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France, Brazil Agree on Climate Policy Push


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France and Brazil have agreed on a common policy to push industrialized nations toward massive cuts in greenhouse gas emissions.

French President Nicholas Sarkozy and Brazilian leader Luiz Inacio Lula da Silva announced the plan Saturday in a joint document. The agreement urges the world's top carbon-emitting nations, including the United States and China, to significantly curb those emissions by 2050.

The two leaders are calling for cooperation between developed and emerging nations in order to meet international climate change goals.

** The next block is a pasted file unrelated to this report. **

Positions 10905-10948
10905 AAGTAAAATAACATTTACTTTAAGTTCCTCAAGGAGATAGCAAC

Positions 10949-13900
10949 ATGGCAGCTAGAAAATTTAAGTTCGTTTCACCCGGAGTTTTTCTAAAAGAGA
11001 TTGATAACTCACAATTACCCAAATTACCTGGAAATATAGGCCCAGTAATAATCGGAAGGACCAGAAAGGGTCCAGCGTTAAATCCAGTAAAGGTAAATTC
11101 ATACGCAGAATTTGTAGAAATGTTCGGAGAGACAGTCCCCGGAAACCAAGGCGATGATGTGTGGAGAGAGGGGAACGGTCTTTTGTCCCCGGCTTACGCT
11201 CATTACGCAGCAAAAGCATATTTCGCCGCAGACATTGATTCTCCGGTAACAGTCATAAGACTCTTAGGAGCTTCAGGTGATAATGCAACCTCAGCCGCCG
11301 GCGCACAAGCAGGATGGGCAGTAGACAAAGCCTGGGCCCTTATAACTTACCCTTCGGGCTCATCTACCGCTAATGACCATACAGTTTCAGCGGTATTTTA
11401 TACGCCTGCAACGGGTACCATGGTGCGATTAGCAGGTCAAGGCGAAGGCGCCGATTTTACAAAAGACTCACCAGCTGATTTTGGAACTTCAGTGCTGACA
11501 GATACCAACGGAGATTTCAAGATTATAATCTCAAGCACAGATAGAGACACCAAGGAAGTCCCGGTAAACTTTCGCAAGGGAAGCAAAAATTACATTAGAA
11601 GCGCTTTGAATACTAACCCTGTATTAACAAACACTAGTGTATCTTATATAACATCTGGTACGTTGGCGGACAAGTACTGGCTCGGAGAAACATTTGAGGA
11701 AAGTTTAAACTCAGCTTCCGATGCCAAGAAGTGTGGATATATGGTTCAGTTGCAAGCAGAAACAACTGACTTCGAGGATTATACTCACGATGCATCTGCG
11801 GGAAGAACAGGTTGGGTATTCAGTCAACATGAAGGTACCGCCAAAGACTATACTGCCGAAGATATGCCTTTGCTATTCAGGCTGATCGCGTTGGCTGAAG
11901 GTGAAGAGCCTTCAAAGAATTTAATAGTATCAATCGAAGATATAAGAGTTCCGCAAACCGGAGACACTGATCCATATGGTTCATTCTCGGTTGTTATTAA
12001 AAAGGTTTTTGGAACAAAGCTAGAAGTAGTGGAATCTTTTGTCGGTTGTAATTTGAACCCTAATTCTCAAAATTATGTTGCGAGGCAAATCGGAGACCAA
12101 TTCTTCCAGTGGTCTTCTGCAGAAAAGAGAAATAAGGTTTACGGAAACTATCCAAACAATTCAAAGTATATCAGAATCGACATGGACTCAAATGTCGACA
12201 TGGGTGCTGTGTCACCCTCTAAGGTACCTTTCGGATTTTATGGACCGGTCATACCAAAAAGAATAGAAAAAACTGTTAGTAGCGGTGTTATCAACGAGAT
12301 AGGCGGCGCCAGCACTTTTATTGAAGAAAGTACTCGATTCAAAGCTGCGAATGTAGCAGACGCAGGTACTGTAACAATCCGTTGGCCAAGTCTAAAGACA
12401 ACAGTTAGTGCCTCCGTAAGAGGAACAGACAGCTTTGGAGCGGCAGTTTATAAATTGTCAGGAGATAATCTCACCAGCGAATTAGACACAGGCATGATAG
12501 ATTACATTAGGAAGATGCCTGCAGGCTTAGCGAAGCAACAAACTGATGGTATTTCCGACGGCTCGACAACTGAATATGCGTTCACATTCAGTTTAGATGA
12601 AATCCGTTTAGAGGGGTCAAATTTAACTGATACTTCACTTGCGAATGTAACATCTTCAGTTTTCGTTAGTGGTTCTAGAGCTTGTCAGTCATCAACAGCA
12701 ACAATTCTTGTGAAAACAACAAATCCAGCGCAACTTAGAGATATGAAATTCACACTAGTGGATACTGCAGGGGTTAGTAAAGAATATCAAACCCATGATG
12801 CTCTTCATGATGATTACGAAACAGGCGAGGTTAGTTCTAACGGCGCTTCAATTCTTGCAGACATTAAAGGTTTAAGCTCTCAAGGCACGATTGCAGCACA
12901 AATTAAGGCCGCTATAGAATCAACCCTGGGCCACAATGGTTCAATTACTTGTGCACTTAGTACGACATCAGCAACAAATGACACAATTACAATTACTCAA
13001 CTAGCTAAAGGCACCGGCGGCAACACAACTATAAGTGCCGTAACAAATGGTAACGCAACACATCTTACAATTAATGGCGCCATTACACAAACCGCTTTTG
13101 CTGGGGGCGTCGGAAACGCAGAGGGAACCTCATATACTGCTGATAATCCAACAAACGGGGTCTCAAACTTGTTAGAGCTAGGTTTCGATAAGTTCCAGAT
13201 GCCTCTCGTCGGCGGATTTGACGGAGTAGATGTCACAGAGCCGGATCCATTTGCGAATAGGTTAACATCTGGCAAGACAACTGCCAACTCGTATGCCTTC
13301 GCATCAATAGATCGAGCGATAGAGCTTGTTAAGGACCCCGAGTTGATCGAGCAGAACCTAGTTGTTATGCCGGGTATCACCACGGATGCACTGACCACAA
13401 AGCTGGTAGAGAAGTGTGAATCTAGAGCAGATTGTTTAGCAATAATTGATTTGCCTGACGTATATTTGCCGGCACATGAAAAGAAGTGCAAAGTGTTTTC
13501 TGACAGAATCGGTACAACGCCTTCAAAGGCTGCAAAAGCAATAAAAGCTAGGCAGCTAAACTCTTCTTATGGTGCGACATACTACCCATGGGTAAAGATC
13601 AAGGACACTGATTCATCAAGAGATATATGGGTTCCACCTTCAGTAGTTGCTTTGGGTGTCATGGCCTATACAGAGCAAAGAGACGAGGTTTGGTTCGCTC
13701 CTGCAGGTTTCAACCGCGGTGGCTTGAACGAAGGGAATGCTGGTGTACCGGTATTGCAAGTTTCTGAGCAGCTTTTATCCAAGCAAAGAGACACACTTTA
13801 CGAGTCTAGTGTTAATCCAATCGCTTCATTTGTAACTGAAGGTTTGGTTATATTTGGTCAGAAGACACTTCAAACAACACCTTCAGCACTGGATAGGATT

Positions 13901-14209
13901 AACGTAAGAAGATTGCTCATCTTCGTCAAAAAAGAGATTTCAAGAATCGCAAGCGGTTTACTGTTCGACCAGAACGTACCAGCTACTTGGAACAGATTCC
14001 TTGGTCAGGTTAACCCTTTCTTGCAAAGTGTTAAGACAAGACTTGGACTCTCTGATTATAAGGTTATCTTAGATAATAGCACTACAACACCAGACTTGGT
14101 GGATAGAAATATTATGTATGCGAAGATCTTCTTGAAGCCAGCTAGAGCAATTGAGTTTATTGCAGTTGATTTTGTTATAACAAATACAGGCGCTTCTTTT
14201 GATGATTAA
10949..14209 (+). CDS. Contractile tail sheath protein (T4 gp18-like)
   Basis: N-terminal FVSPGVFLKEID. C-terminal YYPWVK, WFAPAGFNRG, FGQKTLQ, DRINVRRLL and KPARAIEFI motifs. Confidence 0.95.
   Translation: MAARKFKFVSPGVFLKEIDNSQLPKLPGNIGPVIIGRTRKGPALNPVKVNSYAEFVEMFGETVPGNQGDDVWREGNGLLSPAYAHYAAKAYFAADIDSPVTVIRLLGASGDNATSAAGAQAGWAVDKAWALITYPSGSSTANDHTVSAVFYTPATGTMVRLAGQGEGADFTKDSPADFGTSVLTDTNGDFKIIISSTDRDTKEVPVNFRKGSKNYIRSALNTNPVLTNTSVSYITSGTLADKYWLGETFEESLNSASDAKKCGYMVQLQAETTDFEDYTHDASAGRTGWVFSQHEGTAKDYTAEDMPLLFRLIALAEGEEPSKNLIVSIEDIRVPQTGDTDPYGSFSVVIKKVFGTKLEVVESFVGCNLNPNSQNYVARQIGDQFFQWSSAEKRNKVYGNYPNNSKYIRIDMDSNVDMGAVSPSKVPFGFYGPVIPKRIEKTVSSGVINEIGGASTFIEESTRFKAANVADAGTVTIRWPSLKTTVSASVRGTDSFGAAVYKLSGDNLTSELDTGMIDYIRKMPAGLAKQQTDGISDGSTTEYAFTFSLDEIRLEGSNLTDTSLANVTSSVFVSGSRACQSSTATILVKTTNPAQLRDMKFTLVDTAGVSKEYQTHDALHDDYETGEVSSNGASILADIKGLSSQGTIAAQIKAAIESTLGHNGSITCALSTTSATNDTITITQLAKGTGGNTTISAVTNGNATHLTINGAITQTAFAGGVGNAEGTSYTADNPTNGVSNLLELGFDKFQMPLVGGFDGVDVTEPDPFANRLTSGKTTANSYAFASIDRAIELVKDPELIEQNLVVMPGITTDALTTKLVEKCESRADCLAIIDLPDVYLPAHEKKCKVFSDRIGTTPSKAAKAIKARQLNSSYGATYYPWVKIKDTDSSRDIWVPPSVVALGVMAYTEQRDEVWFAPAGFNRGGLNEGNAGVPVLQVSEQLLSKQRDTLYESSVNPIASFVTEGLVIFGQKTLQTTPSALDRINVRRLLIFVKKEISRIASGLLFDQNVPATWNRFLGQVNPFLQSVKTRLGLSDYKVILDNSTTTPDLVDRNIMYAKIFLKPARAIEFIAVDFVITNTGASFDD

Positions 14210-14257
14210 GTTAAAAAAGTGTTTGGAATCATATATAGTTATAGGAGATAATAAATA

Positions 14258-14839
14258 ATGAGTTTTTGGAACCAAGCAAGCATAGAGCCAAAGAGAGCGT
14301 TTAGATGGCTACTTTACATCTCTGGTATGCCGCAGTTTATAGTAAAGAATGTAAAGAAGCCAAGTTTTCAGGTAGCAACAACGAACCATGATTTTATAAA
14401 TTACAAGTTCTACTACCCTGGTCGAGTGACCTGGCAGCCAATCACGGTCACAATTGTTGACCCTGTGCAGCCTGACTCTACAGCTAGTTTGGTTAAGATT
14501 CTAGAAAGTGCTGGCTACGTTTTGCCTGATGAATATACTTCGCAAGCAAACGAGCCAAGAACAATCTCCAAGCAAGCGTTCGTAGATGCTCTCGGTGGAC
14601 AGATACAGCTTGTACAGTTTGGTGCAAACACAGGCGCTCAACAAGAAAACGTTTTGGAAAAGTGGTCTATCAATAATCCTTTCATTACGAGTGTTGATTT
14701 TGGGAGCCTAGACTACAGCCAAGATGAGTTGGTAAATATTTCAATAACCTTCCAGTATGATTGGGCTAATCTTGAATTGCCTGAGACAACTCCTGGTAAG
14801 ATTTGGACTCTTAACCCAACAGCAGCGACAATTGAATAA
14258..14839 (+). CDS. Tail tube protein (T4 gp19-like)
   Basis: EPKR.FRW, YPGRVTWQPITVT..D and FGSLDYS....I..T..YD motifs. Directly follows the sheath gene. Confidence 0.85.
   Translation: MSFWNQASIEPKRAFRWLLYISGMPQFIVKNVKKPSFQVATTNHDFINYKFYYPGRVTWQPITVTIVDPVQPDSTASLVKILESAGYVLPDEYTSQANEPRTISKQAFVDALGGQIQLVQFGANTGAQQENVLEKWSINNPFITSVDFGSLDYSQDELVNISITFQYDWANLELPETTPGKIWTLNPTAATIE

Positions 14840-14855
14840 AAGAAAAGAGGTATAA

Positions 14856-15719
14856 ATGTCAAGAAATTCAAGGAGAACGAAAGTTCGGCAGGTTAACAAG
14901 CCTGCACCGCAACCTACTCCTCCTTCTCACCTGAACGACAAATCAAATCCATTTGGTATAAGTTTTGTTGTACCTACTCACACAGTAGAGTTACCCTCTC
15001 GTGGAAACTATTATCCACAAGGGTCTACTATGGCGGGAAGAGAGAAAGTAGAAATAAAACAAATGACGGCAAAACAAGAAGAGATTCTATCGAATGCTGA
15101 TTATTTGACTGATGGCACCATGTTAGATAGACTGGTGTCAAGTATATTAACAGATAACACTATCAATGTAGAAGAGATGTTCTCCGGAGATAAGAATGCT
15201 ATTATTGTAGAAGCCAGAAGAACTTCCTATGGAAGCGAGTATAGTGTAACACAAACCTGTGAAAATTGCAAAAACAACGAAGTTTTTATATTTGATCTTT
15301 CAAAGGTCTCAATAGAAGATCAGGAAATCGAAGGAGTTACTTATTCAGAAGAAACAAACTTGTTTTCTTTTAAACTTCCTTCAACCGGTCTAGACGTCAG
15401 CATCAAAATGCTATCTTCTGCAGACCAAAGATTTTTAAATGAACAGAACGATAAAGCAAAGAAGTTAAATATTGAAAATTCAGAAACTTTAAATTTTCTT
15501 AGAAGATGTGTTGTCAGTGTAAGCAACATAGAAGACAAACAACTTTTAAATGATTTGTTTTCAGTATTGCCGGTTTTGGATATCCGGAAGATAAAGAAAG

Brazil pledged Friday to reduce its emissions up to 39 percent by 2020, largely through controlling deforestation. That pledge was hailed Saturday by the head of the European Union executive as a "potentially decisive step" in the fight against climate change.

World leaders will meet in Copenhagen next month to negotiate a successor to the Kyoto Protocol, which expires in 2012.

The U.S. has not ratified the Kyoto treaty.

The U.N. climate change conference will be held December 7-18, and the U.N. says 40 heads of state have pledged to attend.

U.N. scientists say rich countries must cut carbon emissions by 25-40 percent from 1990 levels by 2020, to prevent the earth's temperature from rising at a rate that could trigger climate catastrophe.


Some information for this report was provided by AFP, AP and Reuters.

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